- In Broken Sword II this is the very second thing you do in the game - after knocking over a Conveniently Unstable Bookshelf to get rid of a poisonous spider, you find a sharp bracket on the wall behind it.
- In Call of Juarez: Bound in Blood, the three McCall brothers are tied up in a shed where there was a saw. Only William uses the saw, however, and just goes to untie his brothers.
- Played with in Rule of Rose the sharp thing is very deliberately placed, as well as controlled by the villain: a pair of scissors that is automatically lowered by rope to cut the protagonist's ties, and then lifted up again beyond her reach.
- In the into to F.E.A.R. 3, the Point Man is being interrogated by a pair of Armacham troops, up until the point that that Paxton Fettel waltzes into the room and possesses one of them. As soon as he does so and attacks the other guard, the Point Man produces a small knife he'd hidden up his sleeve and cuts the zip-tie around his wrist, then kills the guard Fettel is possessing.
- Nightshade on the NES has this or a variant in a couple points. Right at the start of the game, you use a Conveniently Placed Candle (The game even notes it's there "For no explainable reason" when you examine it) to free yourself from a chair. Later, one of the continue scenarios has you use some sharp metal protruding from the wall as part of your escape.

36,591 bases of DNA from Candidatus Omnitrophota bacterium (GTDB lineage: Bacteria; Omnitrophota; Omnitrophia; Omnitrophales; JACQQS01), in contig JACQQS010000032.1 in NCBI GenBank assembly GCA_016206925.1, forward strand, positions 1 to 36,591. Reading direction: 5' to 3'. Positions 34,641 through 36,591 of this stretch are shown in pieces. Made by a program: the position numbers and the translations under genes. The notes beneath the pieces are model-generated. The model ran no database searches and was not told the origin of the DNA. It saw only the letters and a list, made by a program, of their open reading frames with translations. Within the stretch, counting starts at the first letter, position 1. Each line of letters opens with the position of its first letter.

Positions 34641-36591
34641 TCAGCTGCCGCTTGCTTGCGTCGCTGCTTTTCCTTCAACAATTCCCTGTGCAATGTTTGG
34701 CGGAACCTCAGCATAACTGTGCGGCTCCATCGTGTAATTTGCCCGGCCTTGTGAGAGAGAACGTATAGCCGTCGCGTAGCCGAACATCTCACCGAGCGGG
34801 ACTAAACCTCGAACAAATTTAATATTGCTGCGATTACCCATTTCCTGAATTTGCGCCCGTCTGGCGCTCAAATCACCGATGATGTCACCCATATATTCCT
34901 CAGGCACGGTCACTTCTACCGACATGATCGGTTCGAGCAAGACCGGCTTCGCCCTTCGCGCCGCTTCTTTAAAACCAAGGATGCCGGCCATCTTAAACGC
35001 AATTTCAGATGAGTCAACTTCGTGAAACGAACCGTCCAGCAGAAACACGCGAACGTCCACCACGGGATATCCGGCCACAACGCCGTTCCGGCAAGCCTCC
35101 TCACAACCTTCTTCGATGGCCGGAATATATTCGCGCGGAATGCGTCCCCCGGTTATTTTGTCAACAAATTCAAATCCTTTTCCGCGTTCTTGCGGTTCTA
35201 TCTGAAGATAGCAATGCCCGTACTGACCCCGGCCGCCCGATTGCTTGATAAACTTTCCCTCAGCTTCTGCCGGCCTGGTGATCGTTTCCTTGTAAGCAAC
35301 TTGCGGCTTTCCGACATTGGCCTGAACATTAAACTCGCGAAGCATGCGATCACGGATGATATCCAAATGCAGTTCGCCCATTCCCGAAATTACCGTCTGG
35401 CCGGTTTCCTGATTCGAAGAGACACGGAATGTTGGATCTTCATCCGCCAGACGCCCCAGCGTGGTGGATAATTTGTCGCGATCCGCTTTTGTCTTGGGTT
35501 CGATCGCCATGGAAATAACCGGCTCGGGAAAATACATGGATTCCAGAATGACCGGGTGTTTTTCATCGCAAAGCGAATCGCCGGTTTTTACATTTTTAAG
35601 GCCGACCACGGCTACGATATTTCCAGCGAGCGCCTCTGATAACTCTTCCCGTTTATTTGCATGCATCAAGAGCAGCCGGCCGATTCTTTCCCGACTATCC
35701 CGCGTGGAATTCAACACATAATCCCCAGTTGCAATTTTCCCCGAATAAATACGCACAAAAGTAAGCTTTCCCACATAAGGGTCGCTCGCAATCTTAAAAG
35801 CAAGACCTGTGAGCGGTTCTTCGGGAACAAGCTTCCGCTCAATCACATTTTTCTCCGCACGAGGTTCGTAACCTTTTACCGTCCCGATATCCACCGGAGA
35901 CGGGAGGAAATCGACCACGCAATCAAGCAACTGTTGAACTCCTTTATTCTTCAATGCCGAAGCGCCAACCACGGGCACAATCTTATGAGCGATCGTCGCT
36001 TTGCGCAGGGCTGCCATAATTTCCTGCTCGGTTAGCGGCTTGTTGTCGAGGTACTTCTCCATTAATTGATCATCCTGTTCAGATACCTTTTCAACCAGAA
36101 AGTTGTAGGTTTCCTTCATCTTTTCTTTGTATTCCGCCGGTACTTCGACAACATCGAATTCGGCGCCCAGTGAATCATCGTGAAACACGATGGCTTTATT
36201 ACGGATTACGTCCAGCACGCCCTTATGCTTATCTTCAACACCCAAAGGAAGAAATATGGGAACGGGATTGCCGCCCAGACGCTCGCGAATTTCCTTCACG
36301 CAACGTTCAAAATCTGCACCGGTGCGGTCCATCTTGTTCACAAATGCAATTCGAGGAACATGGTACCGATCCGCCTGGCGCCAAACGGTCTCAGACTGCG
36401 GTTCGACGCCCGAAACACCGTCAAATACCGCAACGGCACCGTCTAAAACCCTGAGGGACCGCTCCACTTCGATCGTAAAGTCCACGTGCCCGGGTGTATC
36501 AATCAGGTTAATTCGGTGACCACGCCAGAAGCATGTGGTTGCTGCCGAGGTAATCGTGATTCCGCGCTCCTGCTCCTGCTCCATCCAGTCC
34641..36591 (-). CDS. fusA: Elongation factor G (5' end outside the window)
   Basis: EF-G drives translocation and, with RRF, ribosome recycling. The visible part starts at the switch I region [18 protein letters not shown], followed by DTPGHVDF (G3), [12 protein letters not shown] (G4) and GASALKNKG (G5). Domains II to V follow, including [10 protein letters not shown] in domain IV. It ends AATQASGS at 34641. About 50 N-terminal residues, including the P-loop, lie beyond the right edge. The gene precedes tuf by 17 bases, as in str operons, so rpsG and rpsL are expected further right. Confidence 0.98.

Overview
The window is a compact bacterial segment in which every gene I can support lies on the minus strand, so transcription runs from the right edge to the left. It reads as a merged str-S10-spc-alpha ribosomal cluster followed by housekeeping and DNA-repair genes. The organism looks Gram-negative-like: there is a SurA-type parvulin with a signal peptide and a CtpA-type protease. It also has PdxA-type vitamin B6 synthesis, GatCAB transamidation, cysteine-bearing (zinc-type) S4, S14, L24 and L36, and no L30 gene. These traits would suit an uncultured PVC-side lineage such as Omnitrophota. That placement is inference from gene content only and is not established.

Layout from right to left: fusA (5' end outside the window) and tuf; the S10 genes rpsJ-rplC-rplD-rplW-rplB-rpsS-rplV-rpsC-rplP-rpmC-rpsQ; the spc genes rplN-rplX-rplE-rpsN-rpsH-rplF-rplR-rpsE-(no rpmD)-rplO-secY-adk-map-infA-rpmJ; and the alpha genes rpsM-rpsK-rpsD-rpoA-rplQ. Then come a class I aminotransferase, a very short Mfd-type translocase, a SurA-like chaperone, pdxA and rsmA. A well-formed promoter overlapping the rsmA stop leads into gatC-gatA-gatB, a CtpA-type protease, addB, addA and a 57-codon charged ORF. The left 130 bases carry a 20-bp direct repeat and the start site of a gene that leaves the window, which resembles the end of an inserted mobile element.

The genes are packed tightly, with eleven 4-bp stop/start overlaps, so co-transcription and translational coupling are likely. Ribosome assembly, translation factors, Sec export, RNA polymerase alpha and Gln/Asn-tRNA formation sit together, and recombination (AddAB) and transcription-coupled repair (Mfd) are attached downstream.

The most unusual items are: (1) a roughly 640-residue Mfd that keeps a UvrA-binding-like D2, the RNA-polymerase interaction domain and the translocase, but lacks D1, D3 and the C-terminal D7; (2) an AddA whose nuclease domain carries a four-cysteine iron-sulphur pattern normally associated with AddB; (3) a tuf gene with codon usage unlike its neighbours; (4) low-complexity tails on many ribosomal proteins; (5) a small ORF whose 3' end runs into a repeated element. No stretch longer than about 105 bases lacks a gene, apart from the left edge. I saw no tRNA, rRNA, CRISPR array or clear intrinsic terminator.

- The first Max Payne has an unusual variant; the protagonist is tied to a particularly flimsy and battered chair, and simply pulls steadily on his bonds until it breaks.
- This also occurs in the "Big Top Trap" episode of The Perils of Penelope Pitstop.
- An episode of Captain Planet had Gi tied to a chair in a room used to gather coral from a reef. One sharp piece falls conveniently nearby and we all know what happens after that...
- In Avatar: The Last Airbender, Aang uses the ludicrously spiky helmet of his own guard.
- Inspector Gadget: Given Penny's propensity for getting Bound and Gagged, inevitably she stumbled across more than her fair share of conveniently placed sharp things.
- Lupin III's titular protagonist does this quite often, through wrist dislocation rather than crushing his hand.
- In the manga he also escaped his bonds by means of a razor blade hidden under his fingernail.
- In Suki: A Like Story Asou intentionally breaks his thumb so he can wriggle free from his restraints. This is just one of many signs that he's far more than a simple school teacher.